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IN THIS ISSUE

Vol. 20, No. 2, 1996

THE CHALLENGE OF DUAL DIAGNOSIS

Alcoholism and psychiatric disorder frequently coexist in the same patient (a condition known as dual diagnosis). Because of the complexity of dual diagnosis, patients with this condition may be misdiagnosed and improperly treated and may "fall through the cracks" of the health care system. Dr. George Woody explores some of the problems involved in diagnosing and treating alcoholics with dual diagnosis. He emphasizes that because each disorder can aggravate the course of the other, both must be treated if the patient is to have the best chance for a good outcome. (pp. 76-80)


ALCOHOL, ANXIETY, AND DEPRESSIVE DISORDERS

One out of three alcoholics experiences episodes of intense depression and/or severe anxiety. In fact, depressed or anxious alcohol-dependent people often believe that they drink to relieve symptoms of sadness or nervousness. According to Dr. Marc A. Schuckit, however, research does not unanimously support the prior existence of severe depressive or anxiety disorders as a usual cause of alcoholism. Dr. Schuckit reviews recent literature (from family studies, prospective investigations, and studies on children of alcoholics) on the complex interaction between alcohol dependence and long-lasting anxiety or depressive disorders. (pp. 81-85)


ALCOHOL-USE DISORDER AND SEVERE MENTAL ILLNESS

People with severe mental illnesses, such as schizophrenia, who live in the community (i.e., are not institutionalized) are more than twice as likely to develop an alcohol-use disorder during their lifetime than are people in the general population, report Drs. Robert E. Drake and Kim T. Mueser. Such alcohol abuse frequently exacerbates the psychological and social problems associated with mental disorders and leads to a poorer outcome for patients. The authors review recent findings on the detection, diagnosis, and treatment of patients with dual diagnoses. They contend that integrated treatment combining both alcohol-use disorder and mental health interventions is most effective for these comorbid conditions. (pp. 87-93)


ALCOHOLISM AND EATING DISORDERS

Women with eating disorders, such as anorexia nervosa and bulimia nervosa, frequently abuse alcohol and other drugs. Alcoholics and bulimics also describe similar feelings of "craving" and a "loss of control" over the substance, become preoccupied with the substance, and repeatedly attempt to stop their pattern of overconsumption. Drs. Lisa R. Lilenfeld and Walter H. Kaye review findings from family studies on the co-occurrence of alcoholism and eating disorders. They describe special considerations for managing alcoholic patients with eating disorders. Although monitoring eating-disordered patients in an alcoholism treatment facility may be challenging and labor intensive, it is vital if treatment for both disorders is to be successful. (pp. 94-99)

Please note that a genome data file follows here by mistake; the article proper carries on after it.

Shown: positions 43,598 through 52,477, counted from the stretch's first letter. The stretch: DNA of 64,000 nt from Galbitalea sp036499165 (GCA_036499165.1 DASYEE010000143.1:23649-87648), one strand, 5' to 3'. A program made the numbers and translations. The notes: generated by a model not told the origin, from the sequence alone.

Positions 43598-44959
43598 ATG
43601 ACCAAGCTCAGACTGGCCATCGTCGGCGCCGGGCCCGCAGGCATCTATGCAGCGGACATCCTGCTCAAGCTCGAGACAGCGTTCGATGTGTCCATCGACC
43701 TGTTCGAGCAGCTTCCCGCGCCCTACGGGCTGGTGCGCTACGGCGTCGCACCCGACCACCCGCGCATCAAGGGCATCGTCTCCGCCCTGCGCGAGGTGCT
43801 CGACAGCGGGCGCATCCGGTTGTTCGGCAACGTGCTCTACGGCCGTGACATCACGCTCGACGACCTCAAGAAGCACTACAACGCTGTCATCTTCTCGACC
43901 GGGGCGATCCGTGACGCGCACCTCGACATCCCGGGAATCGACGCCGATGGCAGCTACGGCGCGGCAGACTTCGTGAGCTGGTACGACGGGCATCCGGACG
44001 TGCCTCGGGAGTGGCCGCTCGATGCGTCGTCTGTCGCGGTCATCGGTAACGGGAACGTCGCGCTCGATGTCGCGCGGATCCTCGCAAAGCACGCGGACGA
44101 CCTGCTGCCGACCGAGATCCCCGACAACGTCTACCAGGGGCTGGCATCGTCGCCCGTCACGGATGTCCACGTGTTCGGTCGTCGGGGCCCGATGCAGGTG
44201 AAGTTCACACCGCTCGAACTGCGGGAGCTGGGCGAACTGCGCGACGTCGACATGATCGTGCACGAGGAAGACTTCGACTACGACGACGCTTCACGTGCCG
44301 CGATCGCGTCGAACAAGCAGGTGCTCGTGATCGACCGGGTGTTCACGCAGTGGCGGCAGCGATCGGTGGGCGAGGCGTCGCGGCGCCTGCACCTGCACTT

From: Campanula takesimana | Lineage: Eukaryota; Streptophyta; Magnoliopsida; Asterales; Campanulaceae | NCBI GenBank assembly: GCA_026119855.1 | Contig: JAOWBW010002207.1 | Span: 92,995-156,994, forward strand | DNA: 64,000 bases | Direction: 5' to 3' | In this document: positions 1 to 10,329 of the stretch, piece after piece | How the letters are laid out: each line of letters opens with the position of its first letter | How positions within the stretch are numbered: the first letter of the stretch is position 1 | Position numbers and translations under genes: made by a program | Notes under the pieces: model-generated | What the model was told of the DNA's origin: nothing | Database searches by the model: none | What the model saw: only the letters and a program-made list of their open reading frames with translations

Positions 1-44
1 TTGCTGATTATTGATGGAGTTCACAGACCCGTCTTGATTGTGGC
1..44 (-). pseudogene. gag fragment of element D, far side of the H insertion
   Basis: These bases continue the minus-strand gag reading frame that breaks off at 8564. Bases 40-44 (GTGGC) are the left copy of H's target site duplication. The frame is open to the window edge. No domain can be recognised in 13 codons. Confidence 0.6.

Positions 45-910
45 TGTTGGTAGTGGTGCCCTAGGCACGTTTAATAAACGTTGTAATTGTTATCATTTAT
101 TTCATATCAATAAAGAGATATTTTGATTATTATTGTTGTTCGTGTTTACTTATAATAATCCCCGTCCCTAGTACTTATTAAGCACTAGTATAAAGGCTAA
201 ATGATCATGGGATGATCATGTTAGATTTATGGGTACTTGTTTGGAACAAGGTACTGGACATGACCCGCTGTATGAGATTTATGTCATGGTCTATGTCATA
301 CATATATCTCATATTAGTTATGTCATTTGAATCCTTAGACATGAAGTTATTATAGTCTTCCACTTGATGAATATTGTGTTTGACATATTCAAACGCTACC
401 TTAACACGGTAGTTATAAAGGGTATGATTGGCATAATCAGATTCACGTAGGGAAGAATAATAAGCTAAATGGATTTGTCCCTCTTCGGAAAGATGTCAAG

ALCOHOLISM AND ANXIETY DISORDERS: THE ROLE OF FAMILY STUDIES

Many patients with alcoholism also suffer from anxiety disorders--disorders characterized by unrealistic fear, panic, or avoidance behavior. Family studies comparing the prevalence of alcoholism and anxiety disorders among the relatives of people with these disorders are providing useful information on the mechanisms underlying these comorbid conditions. Drs. Kathleen R. Merikangas and Denise Stevens and Ms. Brenda Fenton discuss the results of a Yale University family study indicating that shared genetic or environmental factors may contribute to the development of both alcoholism, especially alcohol dependence, and anxiety disorders. (pp. 100-106)


DO DRINKING AND SMOKING GO TOGETHER?

It is a common observation that drinkers smoke and smokers drink. In fact, research has confirmed that heavier drinkers do tend to be heavier smokers. Dr. Saul Shiffman and Mr. Mark Balabanis examine the effect of this relationship on alcoholism treatment and smoking cessation. The authors address the concern that attempting or achieving smoking cessation might threaten the success of alcoholism treatment. The authors also explore different theories proposed to explain the alcohol-tobacco link and conclude with recommendations for future research. (pp. 107-110)


INTERVENTIONS FOR ALCOHOLICS WHO SMOKE

More than 85 percent of adults with a history of alcohol abuse also smoke. In this article, Dr. David Abrams and colleagues discuss the complex interaction that exists between alcohol and tobacco. The authors review methods for helping alcoholics to stop smoking, including taking a proactive role in motivating patients and matching effective interventions to the diverse range of people who are alcoholic smokers. By better understanding the interaction between alcohol and tobacco, scientists can improve treatment outcome and cost-effectiveness for alcoholics who smoke. (pp. 111-117)


TREATING ALCOHOL PROBLEMS IN THE CONTEXT OF OTHER DRUG ABUSE

People seeking treatment for alcoholism frequently abuse other drugs as well, such as tobacco, cocaine, marijuana, methamphetamine, and opiates. As discussed in this article by Drs. William R. Miller and Melanie E. Bennett, the problem of polydrug use raises important issues for alcoholism treatment providers. A person who abuses multiple drugs may have a more difficult time stopping drinking and a higher risk for relapse to alcohol use after treatment. Conversely, a patient who successfully stops drinking may offset this achievement by substituting another drug in place of alcohol. Successful treatment must take into account both alcohol- and drug-related issues, with particular emphasis on assessment, patient motivation, treatment design, and outcome evaluation. (pp. 118-123)

Updated: October 2000